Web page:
I guess that doesn't rule out comparisons to function pointers but it
is misleading. In general void * pointers can't be compared directly
against or converted to function pointers but null pointer constants
including those that have type void * can.

Quote:
>Moreover, it gives the following rather puzzling comment in 7.17:

>    It has never been wise to use NULL in place of an arbitrary
>    pointer as a function argument, however, since pointers to
>    different types need not be the same size.  The library
>    avoids this problem by providing special macros for the
>    arguments to signal, the one library function that might see
>    a null function pointer.

>This is puzzling because it would only be a problem to use a null
>pointer constant as a function argument if the function was not
>prototyped.  But including the library header to get the special

For example

   printf("%p", NULL);

is unsafe. Still, passing NULL to prototyped functions is fine where it
is not an argument in the ... part of a variable argument list, assuming
that a null pointer is a valid argument value for that function.

Quote:
>macro that they provide as a "solution" will give a prototype, so
>there is no real advantage.

>Plauger says explicitly that NULL is not a valid null function
>pointer constant on page 220 of _The Standard C Library_:

>    ...As I mentioned on page 216, the macro can have any of the
>    definitions 0, 0L, or (void *) 0.

>    The last definition is compatible with any data object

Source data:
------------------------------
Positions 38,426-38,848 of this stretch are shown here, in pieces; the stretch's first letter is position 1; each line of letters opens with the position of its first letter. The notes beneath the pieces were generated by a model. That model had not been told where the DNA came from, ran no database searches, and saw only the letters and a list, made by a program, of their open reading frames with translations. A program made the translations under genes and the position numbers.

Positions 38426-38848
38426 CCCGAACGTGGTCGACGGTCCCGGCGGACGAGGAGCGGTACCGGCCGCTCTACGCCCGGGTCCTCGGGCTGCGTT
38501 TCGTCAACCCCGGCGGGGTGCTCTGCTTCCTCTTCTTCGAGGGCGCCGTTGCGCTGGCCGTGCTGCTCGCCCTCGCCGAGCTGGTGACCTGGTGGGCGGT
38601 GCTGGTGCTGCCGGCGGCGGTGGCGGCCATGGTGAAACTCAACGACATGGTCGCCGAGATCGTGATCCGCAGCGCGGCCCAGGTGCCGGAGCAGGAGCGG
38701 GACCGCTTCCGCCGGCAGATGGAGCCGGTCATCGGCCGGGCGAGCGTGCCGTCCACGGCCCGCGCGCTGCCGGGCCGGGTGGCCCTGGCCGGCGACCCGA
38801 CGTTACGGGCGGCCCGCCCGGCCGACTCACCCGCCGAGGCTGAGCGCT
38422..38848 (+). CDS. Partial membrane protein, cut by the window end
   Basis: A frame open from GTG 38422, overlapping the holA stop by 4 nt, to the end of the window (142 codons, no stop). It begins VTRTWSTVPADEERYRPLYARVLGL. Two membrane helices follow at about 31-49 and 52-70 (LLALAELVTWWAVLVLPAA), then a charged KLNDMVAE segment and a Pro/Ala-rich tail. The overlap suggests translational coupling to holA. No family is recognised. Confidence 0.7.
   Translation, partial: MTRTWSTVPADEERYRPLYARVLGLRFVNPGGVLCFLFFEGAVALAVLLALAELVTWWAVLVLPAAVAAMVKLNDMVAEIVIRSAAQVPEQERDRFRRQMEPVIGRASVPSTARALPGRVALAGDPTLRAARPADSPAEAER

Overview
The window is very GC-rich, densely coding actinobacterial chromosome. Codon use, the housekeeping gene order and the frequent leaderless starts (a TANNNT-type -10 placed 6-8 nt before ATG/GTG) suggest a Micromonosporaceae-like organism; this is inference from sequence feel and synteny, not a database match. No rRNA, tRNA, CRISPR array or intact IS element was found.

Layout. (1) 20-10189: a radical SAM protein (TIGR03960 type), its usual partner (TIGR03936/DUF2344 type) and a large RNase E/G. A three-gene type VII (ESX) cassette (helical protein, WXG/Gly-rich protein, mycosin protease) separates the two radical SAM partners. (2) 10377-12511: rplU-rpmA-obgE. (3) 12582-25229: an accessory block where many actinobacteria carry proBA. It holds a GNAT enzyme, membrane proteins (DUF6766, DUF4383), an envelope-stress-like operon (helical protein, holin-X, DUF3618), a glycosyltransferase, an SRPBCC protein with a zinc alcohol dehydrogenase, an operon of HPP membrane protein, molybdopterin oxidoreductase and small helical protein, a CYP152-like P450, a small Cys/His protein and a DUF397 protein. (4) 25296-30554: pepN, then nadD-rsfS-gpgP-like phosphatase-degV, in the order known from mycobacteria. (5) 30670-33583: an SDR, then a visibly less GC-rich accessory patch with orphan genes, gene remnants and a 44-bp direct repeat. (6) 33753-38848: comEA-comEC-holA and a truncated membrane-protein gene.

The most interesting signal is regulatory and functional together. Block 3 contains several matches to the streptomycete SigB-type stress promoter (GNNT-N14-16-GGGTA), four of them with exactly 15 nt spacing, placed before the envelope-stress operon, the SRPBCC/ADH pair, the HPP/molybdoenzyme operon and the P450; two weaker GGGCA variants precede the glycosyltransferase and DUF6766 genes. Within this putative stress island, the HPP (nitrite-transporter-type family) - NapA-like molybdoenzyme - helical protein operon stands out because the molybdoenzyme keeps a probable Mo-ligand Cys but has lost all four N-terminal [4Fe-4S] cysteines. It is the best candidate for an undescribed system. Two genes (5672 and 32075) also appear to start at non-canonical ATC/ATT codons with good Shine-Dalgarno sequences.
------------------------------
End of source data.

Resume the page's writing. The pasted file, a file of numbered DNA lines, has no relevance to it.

>    pointer.  It is /not/, however, compatible with a function
>    pointer.  That means you cannot write:

>    int (*pfun)(void) = NULL;   /* WRONG! */

>So, what's up?  Either I am misinterpreting the C89 and C99
>Standards, or both the C89 and C99 Rationales and a committee
>member are wrong.  (In the latter case, does anyone know of a
>list of errata for _The Standard C Library_?)

Congratulations, you appear to have found a genuine error in Plauger. Such
beasts are rare. :-)

--
-----------------------------------------


-----------------------------------------



Sat, 03 Apr 2004 21:49:36 GMT  
 NULL as a null function pointer

Quote:

>> I am confused.  May NULL be used as a null function pointer?  C89
>> and C99 both seem to say that this is okay, but Plauger says it
>> is not and the C89 and C99 rationales imply that it is not.  It
>> seems odd that such respected sources would disagree.

>I'm not sure whether P J Plauger and the Rationales are normative, but
>the Standard certainly is.

>Anyway, it's an FAQ.

That's misleading:

1. This question is not frequently asked in this newsgroup.

2. The official c.l.c FAQ (i.e. the one posted in this newsgroup, by its
   maintainer) doesn't answer it.

Quote:
>Not sure if 5.8 is in the online version of the FAQ,

It isn't.

Dan
--
Dan Pop
CERN, IT Division

Mail:  CERN - IT, Bat. 31 1-014, CH-1211 Geneve 23, Switzerland



Sat, 03 Apr 2004 23:38:45 GMT  
 
 [ 4 post ] 

 Relevant Pages